In a petition, attorney Edwin Kagin argued that Kentucky lawmakers disregarded the constitutional prohibition against public sponsorship of religion, The (Louisville, Ky.) Courier-Journal reported Sunday.
At issue is a law passed after the Sept. 11, 2001, terrorist attacks in which a 2002 "legislative finding" said the "safety and security of the commonwealth cannot be achieved apart from reliance upon Almighty God," The Courier-Journal said. A 2006 act that created Kentucky's Office of Homeland Security required its leadership to publicize "dependence on Almighty God" in training and educational materials, as well as in plaques.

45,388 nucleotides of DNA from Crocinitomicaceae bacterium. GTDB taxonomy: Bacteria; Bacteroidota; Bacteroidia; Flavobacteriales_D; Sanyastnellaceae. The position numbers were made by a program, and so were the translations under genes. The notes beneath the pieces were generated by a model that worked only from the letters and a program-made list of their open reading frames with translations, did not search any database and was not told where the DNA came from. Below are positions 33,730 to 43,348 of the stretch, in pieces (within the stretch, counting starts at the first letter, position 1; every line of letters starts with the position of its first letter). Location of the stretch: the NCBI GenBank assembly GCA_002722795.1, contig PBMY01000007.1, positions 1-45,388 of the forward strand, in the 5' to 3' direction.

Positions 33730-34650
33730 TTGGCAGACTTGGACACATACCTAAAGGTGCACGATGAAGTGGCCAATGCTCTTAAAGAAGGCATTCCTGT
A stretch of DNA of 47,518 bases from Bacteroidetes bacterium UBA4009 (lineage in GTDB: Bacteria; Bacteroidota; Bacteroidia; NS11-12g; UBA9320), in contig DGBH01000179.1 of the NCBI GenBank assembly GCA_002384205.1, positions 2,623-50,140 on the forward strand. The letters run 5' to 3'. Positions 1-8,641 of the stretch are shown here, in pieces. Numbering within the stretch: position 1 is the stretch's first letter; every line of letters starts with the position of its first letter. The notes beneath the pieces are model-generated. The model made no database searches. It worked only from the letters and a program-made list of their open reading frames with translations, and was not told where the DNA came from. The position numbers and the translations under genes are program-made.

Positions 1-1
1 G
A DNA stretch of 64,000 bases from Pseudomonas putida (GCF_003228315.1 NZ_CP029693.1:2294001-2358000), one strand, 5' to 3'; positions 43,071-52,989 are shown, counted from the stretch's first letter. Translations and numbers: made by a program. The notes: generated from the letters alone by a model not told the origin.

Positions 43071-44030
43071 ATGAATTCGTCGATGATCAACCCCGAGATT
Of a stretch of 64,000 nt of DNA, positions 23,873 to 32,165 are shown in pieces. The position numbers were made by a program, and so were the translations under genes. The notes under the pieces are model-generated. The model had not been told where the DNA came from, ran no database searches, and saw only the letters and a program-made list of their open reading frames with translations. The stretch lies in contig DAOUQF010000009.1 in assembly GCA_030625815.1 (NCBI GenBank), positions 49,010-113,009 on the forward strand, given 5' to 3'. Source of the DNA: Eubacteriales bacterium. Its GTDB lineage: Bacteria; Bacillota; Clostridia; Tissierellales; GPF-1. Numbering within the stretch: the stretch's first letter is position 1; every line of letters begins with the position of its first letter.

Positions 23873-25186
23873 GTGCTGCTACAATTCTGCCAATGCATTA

In 2008, Franklin Circuit Judge Thomas Wingate upheld a challenge, ruling the state "created an official government position on God."
The state Court of Appeals in 2011 voted 2-1 to reverse the decision, saying the law "merely pays lip service to a commonly held belief" in the power of God.
The Kentucky Supreme Court declined to hear the case.
In his petition to the U.S. Supreme Court, Kagin wrote, "This new legislation should not be swept under the ceremonial deism rug, especially as it ostracizes atheists from politics."
The legislation, Kagin wrote, implies that atheists are "dangerous to the post-9/11 security of the Commonwealth" while contributing to "bias and stereotypes about atheists," and was part of a broader "misguided push to improperly mix religion and government" by Kentucky lawmakers.
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